Route maps provide a means to both filter and/or apply actions to route, hence allowing policy to be applied to routes.
|• Route Map Command:|
|• Route Map Match Command:|
|• Route Map Set Command:|
|• Route Map Call Command:|
|• Route Map Exit Action Command:|
|• Route Map Examples:|
Route-maps are an ordered list of route-map entries. Each entry may specify up to four distincts sets of clauses:
This specifies the policy implied if the ‘Matching Conditions’ are met or not met, and which actions of the route-map are to be taken, if any. The two possibilities are:
The ‘Matching Policy’ is specified as part of the command which defines the ordered entry in the route-map. See below.
A route-map entry may, optionally, specify one or more conditions which must be matched if the entry is to be considered further, as governed by the Match Policy. If a route-map entry does not explicitely specify any matching conditions, then it always matches.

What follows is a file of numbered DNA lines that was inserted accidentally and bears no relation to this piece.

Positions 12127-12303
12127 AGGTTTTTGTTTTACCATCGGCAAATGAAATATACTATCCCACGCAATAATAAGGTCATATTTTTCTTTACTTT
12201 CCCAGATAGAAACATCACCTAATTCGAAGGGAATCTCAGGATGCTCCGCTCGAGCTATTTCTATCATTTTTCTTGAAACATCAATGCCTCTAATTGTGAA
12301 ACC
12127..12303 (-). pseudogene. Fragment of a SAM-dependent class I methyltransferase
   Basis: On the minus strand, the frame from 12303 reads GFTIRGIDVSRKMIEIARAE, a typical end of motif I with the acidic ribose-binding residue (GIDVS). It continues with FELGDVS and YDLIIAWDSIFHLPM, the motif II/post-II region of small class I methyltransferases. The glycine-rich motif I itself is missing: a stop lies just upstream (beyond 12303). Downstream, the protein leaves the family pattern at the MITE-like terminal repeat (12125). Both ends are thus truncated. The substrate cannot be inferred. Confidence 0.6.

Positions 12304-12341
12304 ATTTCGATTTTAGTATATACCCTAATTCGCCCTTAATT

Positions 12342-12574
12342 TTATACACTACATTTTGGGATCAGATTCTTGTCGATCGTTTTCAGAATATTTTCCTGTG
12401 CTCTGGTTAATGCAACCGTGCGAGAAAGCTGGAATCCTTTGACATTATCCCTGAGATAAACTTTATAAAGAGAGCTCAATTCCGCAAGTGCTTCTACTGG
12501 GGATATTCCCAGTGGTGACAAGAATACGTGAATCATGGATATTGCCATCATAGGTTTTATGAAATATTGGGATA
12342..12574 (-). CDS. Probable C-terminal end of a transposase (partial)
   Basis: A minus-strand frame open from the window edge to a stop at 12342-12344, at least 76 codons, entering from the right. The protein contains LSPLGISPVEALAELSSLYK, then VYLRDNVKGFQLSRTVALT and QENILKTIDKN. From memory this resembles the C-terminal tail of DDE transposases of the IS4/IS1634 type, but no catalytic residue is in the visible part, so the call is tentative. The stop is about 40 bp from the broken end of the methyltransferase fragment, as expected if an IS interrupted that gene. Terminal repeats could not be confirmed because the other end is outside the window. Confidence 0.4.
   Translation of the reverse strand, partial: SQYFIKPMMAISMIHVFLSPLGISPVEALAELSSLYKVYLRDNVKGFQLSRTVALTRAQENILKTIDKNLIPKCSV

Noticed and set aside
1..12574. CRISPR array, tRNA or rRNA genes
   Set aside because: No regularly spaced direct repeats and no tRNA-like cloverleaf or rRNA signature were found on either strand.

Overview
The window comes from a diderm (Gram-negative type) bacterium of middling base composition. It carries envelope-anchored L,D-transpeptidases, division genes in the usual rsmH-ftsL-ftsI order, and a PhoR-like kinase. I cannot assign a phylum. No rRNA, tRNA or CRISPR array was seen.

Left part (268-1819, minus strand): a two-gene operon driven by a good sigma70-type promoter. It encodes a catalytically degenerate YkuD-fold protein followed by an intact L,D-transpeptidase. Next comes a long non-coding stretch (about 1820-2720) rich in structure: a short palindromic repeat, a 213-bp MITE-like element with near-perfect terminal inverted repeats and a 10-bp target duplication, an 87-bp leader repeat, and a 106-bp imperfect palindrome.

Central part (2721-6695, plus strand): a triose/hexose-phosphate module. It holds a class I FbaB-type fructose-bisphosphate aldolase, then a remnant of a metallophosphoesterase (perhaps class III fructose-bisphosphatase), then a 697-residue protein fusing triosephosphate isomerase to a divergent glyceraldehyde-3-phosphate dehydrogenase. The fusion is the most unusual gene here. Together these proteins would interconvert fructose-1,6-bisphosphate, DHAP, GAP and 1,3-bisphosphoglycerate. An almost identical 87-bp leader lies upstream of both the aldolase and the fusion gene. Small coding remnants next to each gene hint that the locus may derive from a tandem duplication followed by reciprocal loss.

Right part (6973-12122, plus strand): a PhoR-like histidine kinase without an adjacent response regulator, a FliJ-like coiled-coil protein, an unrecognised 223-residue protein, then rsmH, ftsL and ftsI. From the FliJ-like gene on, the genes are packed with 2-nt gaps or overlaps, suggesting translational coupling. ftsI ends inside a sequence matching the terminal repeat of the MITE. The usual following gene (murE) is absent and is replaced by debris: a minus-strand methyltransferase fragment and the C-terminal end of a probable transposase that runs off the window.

A route-map entry may, optionally, specify one or more ‘Set Actions’ to set or modify attributes of the route.
Call to another route-map, after any ‘Set Actions’ have been carried out. If the route-map called returns ‘deny’ then processing of the route-map finishes and the route is denied, regardless of the ‘Matching Policy’ or the ‘Exit Policy’. If the called route-map returns ‘permit’, then ‘Matching Policy’ and ‘Exit Policy’ govern further behaviour, as normal.
An entry may, optionally, specify an alternative ‘Exit Policy’ to take if the entry matched, rather than the normal policy of exiting the route-map and permitting the route. The two possibilities are:
The default action of a route-map, if no entries match, is to deny. I.e. a route-map essentially has as its last entry an empty ‘deny’ entry, which matches all routes. To change this behaviour, one must specify an empty ‘permit’ entry as the last entry in the route-map.
To summarise the above: